Saturday, November 20, 2010
Book Review: "The Caretaker of Lorne Field" by Dave Zeltserman
What a strange and bleak little book this was.
Jack Durkin has a great responsibility. Every day until first frost, he must weed Lorne Field in its entirety, purging it of Aukowies, bloodthirsty plants that could overrun the world in weeks if not attended to. He is the ninth generation of Durkins to serve as caretaker; the eldest son of each generation has been contracted with since 1710. In exchange, the caretaker gets an $8,000 annual salary and he and his family can live rent-free in a cottage. And in the early days of Jack's tenure as caretaker, the town's business owners understood the sacrifices Jack made to save them all, and they donated free goods and services to his family.
But times have changed. Most of the people in the town don't understand what the Aukowies are and don't believe that weeds could pose a threat. Jack's wife, Lydia, is tired of living hand-to-mouth. His oldest son, Lester, who is destined to become the next caretaker, wants nothing to do with it and is tired of his family being the butt of jokes throughout the community. As the pressures of family and community bear down on him, Jack is determined more than ever to prove the Aukowies are real and that his job should be taken seriously.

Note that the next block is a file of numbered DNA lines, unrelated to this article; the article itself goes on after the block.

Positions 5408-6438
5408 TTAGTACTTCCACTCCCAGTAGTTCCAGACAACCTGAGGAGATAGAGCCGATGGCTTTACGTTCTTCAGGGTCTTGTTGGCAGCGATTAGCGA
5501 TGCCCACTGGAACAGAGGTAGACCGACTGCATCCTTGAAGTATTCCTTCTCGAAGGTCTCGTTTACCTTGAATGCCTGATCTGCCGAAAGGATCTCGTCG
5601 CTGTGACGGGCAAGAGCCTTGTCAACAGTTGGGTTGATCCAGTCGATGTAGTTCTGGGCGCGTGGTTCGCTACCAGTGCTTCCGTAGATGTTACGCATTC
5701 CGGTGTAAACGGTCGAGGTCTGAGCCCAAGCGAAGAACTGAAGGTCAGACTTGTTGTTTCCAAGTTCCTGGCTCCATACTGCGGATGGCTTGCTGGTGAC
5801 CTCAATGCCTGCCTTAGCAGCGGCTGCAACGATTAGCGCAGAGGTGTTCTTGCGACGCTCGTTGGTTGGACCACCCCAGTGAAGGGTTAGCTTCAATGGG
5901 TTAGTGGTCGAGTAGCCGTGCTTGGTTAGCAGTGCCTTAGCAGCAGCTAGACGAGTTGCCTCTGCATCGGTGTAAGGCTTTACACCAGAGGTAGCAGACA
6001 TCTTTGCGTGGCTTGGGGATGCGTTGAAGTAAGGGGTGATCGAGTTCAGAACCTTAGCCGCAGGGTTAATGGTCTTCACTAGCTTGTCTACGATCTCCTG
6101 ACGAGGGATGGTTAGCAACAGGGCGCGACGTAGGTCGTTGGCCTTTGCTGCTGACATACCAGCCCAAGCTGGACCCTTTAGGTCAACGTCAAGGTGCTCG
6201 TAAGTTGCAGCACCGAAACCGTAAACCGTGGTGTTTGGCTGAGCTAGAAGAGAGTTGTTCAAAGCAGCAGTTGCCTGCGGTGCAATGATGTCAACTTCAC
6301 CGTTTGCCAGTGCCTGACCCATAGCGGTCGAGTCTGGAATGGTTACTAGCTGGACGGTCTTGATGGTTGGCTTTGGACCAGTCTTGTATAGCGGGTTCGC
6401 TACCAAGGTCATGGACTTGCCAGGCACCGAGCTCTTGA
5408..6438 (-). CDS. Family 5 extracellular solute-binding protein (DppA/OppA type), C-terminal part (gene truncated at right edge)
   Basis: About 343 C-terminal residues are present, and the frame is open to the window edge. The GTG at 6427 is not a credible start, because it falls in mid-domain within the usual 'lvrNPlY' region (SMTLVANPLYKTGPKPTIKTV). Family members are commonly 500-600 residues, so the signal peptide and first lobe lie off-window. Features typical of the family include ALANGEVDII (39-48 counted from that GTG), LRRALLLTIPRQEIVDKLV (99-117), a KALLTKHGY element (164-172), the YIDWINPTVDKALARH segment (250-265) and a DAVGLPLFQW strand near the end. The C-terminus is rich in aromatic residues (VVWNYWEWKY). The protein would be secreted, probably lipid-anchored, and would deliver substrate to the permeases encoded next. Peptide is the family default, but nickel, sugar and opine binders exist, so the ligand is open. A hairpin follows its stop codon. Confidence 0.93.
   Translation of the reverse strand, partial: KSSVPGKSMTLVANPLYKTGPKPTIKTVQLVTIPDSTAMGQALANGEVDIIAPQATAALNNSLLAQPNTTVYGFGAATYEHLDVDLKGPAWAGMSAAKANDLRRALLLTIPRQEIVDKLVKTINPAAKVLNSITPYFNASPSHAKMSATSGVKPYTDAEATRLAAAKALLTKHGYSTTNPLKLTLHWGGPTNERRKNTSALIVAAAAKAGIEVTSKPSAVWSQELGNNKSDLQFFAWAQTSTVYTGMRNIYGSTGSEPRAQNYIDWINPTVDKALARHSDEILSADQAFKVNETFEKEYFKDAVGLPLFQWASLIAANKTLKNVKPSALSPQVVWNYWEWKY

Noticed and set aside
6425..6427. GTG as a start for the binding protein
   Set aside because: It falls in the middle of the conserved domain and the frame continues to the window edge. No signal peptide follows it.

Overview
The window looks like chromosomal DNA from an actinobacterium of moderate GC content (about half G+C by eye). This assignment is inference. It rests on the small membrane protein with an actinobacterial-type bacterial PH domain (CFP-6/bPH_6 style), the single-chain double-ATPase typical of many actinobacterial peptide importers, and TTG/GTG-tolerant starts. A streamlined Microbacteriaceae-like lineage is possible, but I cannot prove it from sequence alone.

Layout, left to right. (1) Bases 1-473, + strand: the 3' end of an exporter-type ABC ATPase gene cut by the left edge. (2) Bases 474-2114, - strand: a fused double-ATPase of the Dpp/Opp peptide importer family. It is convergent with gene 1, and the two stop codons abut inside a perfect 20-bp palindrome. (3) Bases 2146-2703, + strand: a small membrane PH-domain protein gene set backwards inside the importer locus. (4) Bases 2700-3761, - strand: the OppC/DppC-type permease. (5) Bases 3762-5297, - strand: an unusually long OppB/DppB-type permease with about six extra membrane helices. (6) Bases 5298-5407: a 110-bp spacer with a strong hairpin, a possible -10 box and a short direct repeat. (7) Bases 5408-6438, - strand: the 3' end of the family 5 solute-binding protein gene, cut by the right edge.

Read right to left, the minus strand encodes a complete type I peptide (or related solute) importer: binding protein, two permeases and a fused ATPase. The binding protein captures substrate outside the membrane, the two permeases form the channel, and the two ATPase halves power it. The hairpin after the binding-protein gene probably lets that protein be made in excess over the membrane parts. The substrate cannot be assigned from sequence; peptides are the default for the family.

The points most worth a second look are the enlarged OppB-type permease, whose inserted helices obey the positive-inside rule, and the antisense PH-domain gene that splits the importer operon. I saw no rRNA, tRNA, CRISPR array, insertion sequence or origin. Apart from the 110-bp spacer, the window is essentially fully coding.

The idea behind this story was very unique and compelling. What I found intriguing is that at one point in the book, I wasn't really sure whether the Aukowies were real or whether Jack and his family had all bought into some kind of hysterical fantasy. I became a little frustrated with the endless amount of pain and suffering that Zeltserman inflicted upon Jack, and I felt that many of the supporting characters were very stereotypical, but in the end, I couldn't stop reading, because I really wanted to know how everything would be wrapped up. This could be an interesting movie.